Starting Monday, thousands of Croatia's poorest citizens will benefit from an unusual gift: They will have their debts wiped out. Named "fresh start," the government scheme aims to help some of the 317,000 Croatians whose bank accounts have been blocked due to their debts.
Given that Croatia is a relatively small Mediterranean country of only 4.4 million inhabitants, the number of indebted citizens is significant and has become a major economic burden for the country. After six years of recession, growth predictions for Croatia's economy remain low for this year.
"We assess that this measure will be applicable to some 60,000 citizens," Deputy Prime Minister Milanka Opacic was quoted as saying by Reuters. "Thus they will be given a chance for a new start without a burden of debt," Opacic said earlier this month.
To be eligible, Croats need to fulfill certain criteria: Their debt must be lower than 35,000 kuna ($5,100), and their monthly income should not be higher than 1,250 kuna ($138). Those applying for the scheme are not allowed to own any property or have any savings.
In pictures: Top 10 safest cities
In pictures: Top 10 safest cities
1/8 2. Singapore
One of just three city-states in the world, along with Monaco and Vatican City, Singapore boasts very low crime rates: in 2012 there were 80 days straight without a single robbery reported. This proud nation prints the entire national anthem on the back of its $1,000 notes, and is home to the first “Hug Me” Coca-Cola machine, which dispenses bottles of pop when hugged. Wow.
2/8 3. Osaka
The second Japanese city in the top ten safest list, Osaka enjoys a similar atmosphere of calm to its more famous older sister, Tokyo. It is home to Universal Studios Japan and an entire Manga shopping district, “Den Den Town”.
3/8 4. Stockholm
The safest European city is also one of the richest, among the top 10 regions in the continent by GDP per capita. It also hosts the annual Nobel Prize for literature, medicine, physics, chemistry and economics, but contrary to the city’s harmonious atmosphere, the Peace Prize is the only Nobel awarded elsewhere, in Norway’s Oslo.
4/8 5. Amsterdam
A famously liberal attitude towards drugs and the sex trade obviously hasn’t had a detrimental impact on Amsterdam’s safety: it’s in the top five safest cities in the world. Just watch you don’t fall into a canal after indulging in one too many “brownies”…
5/8 6. Sydney
Ironically where Britain once sent its criminals, people now leave in their droves to live in safe Sydney, famous for offering a healthy, outdoor lifestyle and home to a certain opera house. Perhaps all that sunshine has something to do with it?
Tourism New South Wales
6/8 7. Zurich
This city has a relatively small population, and has infamously low tax rates, which might go some way to explain its place in the top safest cities in the world. It’s also often named as the place offering the best quality of life. Lucky old Zurich.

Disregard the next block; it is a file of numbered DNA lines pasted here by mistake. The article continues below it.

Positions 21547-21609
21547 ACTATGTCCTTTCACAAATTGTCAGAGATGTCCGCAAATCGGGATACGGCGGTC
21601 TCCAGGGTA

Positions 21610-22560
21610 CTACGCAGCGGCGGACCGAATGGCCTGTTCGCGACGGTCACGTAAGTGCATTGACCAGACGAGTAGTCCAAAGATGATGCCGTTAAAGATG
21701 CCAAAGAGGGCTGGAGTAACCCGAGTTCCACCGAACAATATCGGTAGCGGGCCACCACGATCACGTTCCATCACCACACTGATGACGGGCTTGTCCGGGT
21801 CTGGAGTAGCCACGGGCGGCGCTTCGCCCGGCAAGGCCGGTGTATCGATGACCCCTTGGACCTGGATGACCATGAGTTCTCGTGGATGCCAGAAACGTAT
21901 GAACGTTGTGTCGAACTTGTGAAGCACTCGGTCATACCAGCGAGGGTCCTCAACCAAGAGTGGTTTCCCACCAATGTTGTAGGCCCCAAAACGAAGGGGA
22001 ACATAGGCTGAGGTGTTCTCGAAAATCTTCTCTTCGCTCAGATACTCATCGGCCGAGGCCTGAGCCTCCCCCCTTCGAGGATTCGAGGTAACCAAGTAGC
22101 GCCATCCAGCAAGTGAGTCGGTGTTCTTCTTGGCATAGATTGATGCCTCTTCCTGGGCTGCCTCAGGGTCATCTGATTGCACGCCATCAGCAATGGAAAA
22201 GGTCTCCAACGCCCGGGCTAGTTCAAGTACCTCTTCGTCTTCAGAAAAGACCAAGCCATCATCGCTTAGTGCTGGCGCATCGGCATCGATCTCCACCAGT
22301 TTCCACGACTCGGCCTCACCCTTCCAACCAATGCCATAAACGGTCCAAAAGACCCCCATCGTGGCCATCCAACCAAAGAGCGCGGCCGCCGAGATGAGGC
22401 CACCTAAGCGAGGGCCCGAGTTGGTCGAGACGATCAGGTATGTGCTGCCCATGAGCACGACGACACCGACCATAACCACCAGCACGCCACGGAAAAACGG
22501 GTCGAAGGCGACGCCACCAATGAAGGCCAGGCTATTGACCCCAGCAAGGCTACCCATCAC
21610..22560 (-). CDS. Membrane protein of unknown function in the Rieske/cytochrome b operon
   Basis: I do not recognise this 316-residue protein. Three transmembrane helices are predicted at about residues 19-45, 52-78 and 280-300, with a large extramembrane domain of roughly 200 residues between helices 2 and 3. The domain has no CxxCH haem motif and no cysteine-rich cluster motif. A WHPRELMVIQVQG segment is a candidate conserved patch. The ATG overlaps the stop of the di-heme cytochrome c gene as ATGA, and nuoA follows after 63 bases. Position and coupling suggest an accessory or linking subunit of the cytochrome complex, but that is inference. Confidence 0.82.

7/8 9. Melbourne
The second Australian city in the top ten for safety, Melbourne is rated the highest in “liveability” in the whole world. In the same survey last year it scored perfect rating for healthcare, education and infrastructure.
8/8 10. New York
Perhaps one of the more surprising on the safety list is The Big Apple, which actually scores pretty badly in terms of “liveability”. Contrary to its violent reputation, at least in Brooklyn and the Bronx, violent crime has been dropping since 1990, and last year saw the lowest number of homicides since records began in 1963.
Although the program is expected to cost up to 210 million Croatian kuna ($31 million), according to Austrian press agency APA, the Croatian government expects economic long-term benefits that will outweigh the short-term investment. Prime Minister Zoran Milanovic has convinced multiple cities, public and private companies, the country's major telecommunications providers, as well as nine banks to clear some of their citizens of their debt. The government will not refund the companies for their losses.
Overall, the debt of all Croats amounts to $4.11 billion -- and the debt that is about to be wiped out accounts for less than 1 percent of that. However, for those who are eligible the agreement will make a significant difference by enabling them to gain access to their bank accounts. By reducing debt by less than 1 percent, Croatia frees nearly 20 percent of the country's debtors from their obligations.
Some economists, among them Baker, are skeptical whether the scheme will succeed: "I am not sure that this is the best way to help low-income people. If lenders think this can happen again they will charge very high interest rates to low-income borrowers," Baker said.
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